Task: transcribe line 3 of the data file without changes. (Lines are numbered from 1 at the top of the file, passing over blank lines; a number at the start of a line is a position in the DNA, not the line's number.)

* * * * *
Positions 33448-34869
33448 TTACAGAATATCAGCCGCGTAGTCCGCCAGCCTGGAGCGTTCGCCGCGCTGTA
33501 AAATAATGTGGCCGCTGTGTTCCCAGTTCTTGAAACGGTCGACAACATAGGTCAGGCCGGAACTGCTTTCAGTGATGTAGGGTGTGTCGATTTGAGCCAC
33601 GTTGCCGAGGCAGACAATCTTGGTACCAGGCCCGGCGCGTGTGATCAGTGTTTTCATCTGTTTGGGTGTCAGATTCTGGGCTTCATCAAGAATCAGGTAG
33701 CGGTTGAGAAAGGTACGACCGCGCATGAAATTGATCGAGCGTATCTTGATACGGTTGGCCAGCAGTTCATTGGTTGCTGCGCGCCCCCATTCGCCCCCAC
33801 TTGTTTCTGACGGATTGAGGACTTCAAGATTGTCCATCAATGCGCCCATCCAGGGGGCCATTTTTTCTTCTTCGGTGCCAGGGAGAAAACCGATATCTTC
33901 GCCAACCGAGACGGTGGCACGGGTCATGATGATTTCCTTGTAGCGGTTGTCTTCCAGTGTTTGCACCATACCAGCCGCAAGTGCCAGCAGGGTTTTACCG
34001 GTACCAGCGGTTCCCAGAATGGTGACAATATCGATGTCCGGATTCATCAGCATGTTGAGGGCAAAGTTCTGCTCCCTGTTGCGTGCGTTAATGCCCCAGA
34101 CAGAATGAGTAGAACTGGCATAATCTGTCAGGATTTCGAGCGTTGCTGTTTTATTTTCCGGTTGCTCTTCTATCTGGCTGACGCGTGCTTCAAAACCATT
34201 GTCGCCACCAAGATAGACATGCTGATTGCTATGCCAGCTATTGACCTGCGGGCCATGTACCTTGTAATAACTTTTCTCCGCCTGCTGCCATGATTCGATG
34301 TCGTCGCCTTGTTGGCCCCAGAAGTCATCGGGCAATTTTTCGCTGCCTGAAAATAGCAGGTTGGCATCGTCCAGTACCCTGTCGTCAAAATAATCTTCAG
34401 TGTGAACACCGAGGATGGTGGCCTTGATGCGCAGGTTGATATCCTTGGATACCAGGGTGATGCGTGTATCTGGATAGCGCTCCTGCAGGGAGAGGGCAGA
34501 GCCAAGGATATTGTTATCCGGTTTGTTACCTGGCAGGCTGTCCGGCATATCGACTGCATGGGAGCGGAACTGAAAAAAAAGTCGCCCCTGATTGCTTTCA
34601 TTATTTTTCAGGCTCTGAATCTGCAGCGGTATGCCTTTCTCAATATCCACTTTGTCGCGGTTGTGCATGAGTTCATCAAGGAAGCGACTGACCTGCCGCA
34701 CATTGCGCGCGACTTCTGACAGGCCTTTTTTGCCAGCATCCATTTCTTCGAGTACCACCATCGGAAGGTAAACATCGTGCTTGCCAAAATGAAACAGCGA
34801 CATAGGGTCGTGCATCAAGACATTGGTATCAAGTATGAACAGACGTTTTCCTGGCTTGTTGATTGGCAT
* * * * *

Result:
33501 AAATAATGTGGCCGCTGTGTTCCCAGTTCTTGAAACGGTCGACAACATAGGTCAGGCCGGAACTGCTTTCAGTGATGTAGGGTGTGTCGATTTGAGCCAC